Kreitzman, M., M. Chapman, K.O. Keeley and K.M.A. Chan “Local knowledge and relational values of Midwestern woody perennial polyculture farmers can inform tree-crop policies.” People and Nature n/a(n/a). Doi: 10.1002/pan3.10275
1. Agricultural producers, academics and policy-makers are increasingly interested in multifunctional tree crop systems as a solution for maintaining ecosystem services and producing food. The US Midwest is emerging as a hotbed of such systems in the temperate North in the form of farm-scale woody perennial polyculture enterprises, but they are currently only a tiny fraction of the landscape. Understanding how such approaches might be scaled up, thus, requires learning from the farmers that are at the forefront of the transition of land to woody perennial polyculture to answer a range of questions: What unique management knowledge is being implemented by farmers to manage complexity on multiple scales? What key challenges have farmers faced? And what values and motivations underpin these fledgling efforts?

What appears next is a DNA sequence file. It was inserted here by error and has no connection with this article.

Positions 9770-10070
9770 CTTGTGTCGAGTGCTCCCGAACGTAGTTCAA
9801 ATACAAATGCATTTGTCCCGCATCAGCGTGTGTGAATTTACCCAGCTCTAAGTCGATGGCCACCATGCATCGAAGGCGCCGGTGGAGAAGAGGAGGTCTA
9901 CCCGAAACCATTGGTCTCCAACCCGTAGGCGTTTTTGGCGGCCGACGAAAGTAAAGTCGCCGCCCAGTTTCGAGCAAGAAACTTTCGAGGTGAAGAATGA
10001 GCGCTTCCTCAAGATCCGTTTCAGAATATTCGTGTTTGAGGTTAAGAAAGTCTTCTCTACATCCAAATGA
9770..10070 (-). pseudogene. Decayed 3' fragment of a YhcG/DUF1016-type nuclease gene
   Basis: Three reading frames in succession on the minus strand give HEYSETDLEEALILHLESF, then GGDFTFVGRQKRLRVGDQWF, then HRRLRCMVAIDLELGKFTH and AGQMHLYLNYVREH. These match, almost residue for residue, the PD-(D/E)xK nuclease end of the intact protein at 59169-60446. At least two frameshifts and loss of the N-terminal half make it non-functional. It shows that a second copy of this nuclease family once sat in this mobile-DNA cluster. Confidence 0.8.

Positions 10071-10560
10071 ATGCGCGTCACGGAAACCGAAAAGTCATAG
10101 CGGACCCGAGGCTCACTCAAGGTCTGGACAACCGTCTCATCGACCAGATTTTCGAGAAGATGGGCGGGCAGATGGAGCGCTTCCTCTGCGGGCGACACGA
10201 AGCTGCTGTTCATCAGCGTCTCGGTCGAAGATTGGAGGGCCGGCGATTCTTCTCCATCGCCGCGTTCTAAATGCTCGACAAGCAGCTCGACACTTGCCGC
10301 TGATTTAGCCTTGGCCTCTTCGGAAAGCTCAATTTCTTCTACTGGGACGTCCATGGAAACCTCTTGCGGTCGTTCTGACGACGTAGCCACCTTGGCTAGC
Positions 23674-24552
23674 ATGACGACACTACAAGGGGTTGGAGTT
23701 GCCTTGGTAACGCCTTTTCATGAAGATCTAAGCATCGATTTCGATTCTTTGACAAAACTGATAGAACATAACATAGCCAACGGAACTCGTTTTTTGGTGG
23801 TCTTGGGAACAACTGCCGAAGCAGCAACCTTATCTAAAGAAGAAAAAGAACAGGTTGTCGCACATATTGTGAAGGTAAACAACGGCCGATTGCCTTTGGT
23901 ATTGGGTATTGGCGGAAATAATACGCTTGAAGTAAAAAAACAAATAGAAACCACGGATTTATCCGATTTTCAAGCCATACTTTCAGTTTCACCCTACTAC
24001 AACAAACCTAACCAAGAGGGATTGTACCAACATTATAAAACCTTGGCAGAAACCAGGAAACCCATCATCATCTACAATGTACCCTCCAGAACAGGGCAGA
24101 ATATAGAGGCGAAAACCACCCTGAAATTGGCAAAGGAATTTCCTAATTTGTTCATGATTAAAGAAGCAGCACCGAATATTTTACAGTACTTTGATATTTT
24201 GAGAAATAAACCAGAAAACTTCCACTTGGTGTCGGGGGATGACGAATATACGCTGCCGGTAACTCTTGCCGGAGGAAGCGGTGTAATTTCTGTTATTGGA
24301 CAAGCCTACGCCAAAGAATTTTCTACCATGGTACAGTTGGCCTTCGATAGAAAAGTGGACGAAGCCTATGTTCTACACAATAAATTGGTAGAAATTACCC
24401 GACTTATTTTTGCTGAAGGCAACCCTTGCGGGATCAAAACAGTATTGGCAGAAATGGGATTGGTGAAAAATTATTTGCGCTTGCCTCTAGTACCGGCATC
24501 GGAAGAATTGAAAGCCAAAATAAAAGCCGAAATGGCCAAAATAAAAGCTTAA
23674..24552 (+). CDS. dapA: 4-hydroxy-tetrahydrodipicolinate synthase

2. From 13 interviews with 18 midwestern perennial polyculture farmers, we found that they largely used a small portion of their farm’s land for their perennial enterprises, and did not earn a large portion of their income from them, though this was projected to increase as trees matured. Through experimentation, innovation and farmer networks, the farmers had amassed unique adaptive management expertise for balancing diverse crops and livestock within multifunctional tree crop systems over time and space, an area largely absent from mainstream agricultural science and policy. The barriers these farmers report facing are largely economic rather than biophysical, involving access to capital, insurance, mid-sized markets and regional processing infrastructure, as well as government programmes mismatched with perenniality.
3. Cross-cutting these topics, farmers sought to fulfil values anchored in their relationships to land, to the community or to both. The values of long-termism, learning and sharing, diversity, stewardship and care of farmland, connection to nature and wildlife, self-sustenance, other-sustenance and eudaimonia were embodied and expressed in farmer decisions from the practical to the personal.
4. Economic and agrarian policy, as well as programme development for multifunctional tree crop systems, should (a) be designed to align with farmer’s values and motivations and (b) take advantage of their expert management and systems knowledge to drive appropriate and successful transitions to sustainable environments and livelihoods.